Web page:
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tomorrow. so morning temperatures away from the area, dealing with the low clouds, it will be a relatively milder upper 40s around san francisco and oakland. look at santa rosa. napa and morgan hill. as we move farther inland, it's still a chance of upper 30s to low 40s for the morning. kind of a chilly start. we'll highlight that. chilly morning. certainly need a jacket to start the day. then by lunchtime looks like t-shirt or short sleeve weather for the inland valleys. santa rosa near 80 degrees. san jose 76. a keecooler mid 60s for the coa and 730 degr0 degrees in oaklan. the week, two periods of breezy conditions. not as gusty as last week. there's one chance, you'll want to keep a close eye on the wednesday forecast heading into wednesday night. right now looks like the best chance of showers probably doesn't drop as far south or beyond mendocino county. as the system lifts oult out, breezy conditions into thursday. another system just misses us into saturday. next weekend we'll begin to see
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temperatures rise as we head toward sunday. notice the wind direction here. probably the best chance for seeing any gusty north winds or offshore breezes could be by next sunday. right now, doesn't look like it's on the magnitude of the very strong gusty winds we had last week. so how about a ten-day rainfall outlook? looks like that wednesday system is probably the closest wll see to getting any rain. both long-range models looking out to the 22nd. keep things dry. which to be honest for mid-october, that's what you kind of expect this time of year. as we get closer to halloween we usually start to see rain chances pick up. san francisco, we'll see patchy low clouds tomorrow. trending a little bit warmer tuesday. the winds get a little breezy around the hills. those will be northwest winds thursday probably 15 to 25 miles per hour and keep a close eye on next weekend. temperatures coming up a bit. we'll have to watch to see if those winds turn more strongly offshore late next weekend. for this week right now, fire danger is not quite as bad as we saw last week. >> good news. thanks, rob. an emotional homecoming for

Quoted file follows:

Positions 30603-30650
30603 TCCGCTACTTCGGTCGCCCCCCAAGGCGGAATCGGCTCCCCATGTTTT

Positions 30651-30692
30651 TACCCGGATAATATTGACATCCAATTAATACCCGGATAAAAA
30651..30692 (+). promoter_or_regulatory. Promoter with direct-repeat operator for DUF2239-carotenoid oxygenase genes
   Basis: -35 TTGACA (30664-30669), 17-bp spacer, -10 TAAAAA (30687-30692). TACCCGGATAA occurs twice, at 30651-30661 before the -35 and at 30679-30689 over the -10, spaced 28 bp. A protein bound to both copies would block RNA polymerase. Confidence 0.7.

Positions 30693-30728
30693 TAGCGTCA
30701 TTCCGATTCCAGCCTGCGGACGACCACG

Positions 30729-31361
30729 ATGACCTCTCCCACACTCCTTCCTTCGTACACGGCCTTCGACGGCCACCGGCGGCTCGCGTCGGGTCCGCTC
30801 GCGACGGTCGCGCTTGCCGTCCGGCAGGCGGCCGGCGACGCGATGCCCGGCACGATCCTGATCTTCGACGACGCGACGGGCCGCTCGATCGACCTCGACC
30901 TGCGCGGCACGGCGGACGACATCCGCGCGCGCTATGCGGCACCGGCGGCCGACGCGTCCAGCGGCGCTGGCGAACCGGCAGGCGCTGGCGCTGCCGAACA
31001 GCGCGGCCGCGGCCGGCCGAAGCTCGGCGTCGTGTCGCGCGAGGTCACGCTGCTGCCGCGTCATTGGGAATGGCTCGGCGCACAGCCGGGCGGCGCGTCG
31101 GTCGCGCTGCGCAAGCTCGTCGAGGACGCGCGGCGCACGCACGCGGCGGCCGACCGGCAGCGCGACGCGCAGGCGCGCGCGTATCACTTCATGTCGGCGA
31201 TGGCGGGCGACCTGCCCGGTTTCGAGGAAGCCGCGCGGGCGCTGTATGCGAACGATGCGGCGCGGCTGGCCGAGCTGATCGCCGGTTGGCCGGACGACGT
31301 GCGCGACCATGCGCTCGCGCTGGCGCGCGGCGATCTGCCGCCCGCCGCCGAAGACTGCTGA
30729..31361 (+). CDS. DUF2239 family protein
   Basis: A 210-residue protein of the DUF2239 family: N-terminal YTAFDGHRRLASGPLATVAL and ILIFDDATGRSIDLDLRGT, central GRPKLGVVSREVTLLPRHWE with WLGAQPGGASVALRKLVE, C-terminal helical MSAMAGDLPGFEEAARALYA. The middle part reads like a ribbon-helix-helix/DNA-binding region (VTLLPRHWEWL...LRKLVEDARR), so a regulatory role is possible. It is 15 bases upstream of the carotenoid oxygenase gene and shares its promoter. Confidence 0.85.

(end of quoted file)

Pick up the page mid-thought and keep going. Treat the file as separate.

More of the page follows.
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shar shar sharks legend patrick marleau. returned to the team last week. played his first home game tonight since returning to san jose. the crowd gave him a standing ovation. it was long and loud. look at that. brought tears to marleau's eyes. brought tears to a lot of people's eyes. lot of people saying i'm not crying, you're crying. anyway, sharks win 3-1. icing on that cake. here's dave feldman, a look at how the 49ers remain undefeated. >> the 49ers are legit, 5-0 for the first time since 1990, boasting a defense that can keep them any game. you know the last time the 49ers had a defense this good they went to the super bowl. taking on the 3-2 rams, jimmy g. was ready. kyle shanahan was ready. and everyone with the 49er faithful was ready. first quarter l.a. up 7-0. tevin coleman takes the handoff and scores the touchdown and the 49ers have evened things up in l.a. second quarter now, third and
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goal from the 2. jimmy garoppolo makes a mistake. lobs a pass into the end zone. picked off by marcus peters. not a good execution. later in the quarter, rams have a fourth and goal at the 1. malcom brown gets stopped. niners defense holds. and because they hold, robert sala, the defensive coordinator, is fired up. they feed off that energy. that's pretty good energy. first play of the third quarter. jared goff. tosses it to darrell henderson. wait a minute, we got a fumble recovered by arik armstead, had a great game. a few plays later garoppolo sneaks it in for the one-yard touchdown. 49ers take their first lead of the day. now we go to the fourth quarter. 49ers up 20-7. fourth and one. henderson does not get the first down. so the 49ers hold. what's the reaction from the defensive coordinator? yes, offense pretty fired up again. 49ers win 20-7.